12 May 2022
The United Nations (UN) has nominated today (12 May) as the first International Day of Plant Health to raise global awareness of the impact of pests and diseases to food security, agricultural productivity and livelihoods. The UN is campaigning for policies and actions that promote plant health which are fundamental to reaching Sustainable Development Goals particularly focussed on global hunger and the environment. These issues are core to the mission of the plant science sector.
Plants make up 80% of the food we eat and 98% of the oxygen we breathe and yet they are under constant attack from pests and diseases which destroy up to 40% of food crops every year.
Chief Executive Officer of CropLife Australia, the national peak industry organisation for the plant science sector, Mr Matthew Cossey, said, “CropLife Australia welcomes the UN’s decision to establish an annual International Day of Plant Health. It reinforces the need for policy and regulation which is informed by science and enables farmer access to the important tools and products of the plant science industry.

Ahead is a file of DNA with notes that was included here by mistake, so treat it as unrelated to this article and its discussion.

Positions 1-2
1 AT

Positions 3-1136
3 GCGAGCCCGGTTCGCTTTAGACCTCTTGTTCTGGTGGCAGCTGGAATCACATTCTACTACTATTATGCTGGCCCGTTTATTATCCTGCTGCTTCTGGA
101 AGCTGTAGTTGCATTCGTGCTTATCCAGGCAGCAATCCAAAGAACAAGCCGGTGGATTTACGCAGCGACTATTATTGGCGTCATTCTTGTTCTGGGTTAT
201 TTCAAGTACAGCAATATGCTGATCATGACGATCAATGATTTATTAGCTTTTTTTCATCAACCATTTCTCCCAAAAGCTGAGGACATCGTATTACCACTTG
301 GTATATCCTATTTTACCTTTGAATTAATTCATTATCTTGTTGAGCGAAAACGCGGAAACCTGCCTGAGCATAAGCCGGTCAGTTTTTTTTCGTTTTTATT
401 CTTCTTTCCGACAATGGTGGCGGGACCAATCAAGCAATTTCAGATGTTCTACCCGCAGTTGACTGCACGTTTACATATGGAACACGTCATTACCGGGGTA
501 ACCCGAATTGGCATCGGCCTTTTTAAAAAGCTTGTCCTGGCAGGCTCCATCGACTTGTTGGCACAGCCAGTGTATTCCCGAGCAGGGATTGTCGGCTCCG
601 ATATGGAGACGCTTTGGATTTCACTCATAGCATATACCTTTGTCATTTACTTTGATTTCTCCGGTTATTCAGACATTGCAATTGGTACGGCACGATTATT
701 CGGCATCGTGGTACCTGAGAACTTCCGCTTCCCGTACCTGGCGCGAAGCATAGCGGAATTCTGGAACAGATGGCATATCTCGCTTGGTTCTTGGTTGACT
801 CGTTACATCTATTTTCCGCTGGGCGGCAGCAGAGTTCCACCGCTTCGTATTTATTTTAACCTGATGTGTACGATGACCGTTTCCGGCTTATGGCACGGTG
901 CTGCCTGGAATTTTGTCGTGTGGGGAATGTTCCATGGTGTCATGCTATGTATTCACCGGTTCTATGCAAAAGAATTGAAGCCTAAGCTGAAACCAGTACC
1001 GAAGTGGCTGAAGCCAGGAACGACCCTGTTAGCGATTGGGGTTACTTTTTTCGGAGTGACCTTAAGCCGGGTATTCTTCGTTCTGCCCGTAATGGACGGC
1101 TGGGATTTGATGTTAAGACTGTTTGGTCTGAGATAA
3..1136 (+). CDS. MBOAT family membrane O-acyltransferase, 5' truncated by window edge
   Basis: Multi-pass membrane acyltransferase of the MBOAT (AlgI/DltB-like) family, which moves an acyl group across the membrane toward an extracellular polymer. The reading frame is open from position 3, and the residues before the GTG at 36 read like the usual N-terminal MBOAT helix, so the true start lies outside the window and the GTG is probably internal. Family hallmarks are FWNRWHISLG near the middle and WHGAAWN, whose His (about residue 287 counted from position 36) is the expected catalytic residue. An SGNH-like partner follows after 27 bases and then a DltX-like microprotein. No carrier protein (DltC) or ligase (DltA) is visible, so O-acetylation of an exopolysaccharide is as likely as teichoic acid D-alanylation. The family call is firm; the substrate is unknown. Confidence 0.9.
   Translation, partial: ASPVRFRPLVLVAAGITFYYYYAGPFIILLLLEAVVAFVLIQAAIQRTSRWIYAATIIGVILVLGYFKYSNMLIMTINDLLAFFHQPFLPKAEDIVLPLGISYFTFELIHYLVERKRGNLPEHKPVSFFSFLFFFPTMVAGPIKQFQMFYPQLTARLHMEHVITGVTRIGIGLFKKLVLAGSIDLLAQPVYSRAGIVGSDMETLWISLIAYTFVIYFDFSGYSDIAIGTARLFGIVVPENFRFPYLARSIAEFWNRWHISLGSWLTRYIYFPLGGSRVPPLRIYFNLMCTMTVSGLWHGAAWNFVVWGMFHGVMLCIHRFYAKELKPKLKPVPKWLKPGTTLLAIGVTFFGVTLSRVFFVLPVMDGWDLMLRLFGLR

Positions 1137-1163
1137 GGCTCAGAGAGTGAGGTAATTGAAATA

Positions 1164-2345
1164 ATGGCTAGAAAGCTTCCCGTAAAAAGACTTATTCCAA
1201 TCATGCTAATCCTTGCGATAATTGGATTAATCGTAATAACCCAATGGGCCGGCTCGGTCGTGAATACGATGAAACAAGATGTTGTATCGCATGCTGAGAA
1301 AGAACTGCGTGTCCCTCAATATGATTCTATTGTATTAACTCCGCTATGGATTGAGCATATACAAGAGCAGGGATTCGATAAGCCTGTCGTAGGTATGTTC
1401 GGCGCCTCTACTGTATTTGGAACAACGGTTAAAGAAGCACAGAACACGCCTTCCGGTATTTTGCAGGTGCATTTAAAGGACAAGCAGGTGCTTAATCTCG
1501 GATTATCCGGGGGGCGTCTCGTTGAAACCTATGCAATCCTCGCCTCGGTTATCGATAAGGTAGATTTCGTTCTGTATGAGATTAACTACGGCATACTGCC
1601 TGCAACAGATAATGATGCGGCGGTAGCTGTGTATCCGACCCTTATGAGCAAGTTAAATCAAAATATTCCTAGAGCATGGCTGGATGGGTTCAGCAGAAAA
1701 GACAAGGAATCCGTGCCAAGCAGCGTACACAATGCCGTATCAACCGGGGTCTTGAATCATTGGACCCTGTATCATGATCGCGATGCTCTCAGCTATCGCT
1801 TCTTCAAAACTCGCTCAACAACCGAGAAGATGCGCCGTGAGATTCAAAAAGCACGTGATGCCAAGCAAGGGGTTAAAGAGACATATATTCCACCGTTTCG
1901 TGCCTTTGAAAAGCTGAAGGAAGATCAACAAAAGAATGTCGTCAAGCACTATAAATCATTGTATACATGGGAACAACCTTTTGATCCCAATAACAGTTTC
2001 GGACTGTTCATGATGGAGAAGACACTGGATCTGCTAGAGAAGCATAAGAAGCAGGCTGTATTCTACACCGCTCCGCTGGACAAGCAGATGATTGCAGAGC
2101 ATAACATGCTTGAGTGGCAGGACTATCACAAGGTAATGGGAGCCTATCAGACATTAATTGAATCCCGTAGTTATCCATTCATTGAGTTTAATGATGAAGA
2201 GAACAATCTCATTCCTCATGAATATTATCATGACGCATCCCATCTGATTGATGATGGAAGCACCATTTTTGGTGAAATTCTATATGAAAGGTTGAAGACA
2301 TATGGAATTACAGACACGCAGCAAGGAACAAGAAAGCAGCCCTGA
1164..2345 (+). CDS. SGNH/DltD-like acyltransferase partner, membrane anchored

“Prioritising investment in plant health related research, outreach, technologies and innovation is crucial to delivering better environmental and food security outcomes. The plant science industry invests billions of dollars each year into the research and development of new crop protection products to support this endeavour.
“Our industry’s products are used on the frontline of defence for maintaining plant health and natural environments. These products restrict the spread of invasive weeds on farming land and in our national parks as well as counter the risks posed to farming by insects, pests and diseases. These challenges will only be further exacerbated in the face of climate change. Growing heathy plants also ensures that harvested product is free from disease and safe for humans,” said Mr Cossey.
“The plant science industry also invests in the development of new plant varieties that can withstand biotic and abiotic stressors through new breeding techniques enabled by biotechnology. These new varieties support the growth of healthy plants in changing and challenging environments, such as crops that are drought tolerant or resistant to insect damage.
“The plant science industry is playing an active role in achieving global sustainability targets by providing farmers and environmental land managers with the tools required to adapt and respond to the ever increasing challenge of sustainably producing food. However, this can only happen if all key sectors including industry, farmers, governments, NGOs and the community more broadly work together,” concluded Mr Cossey.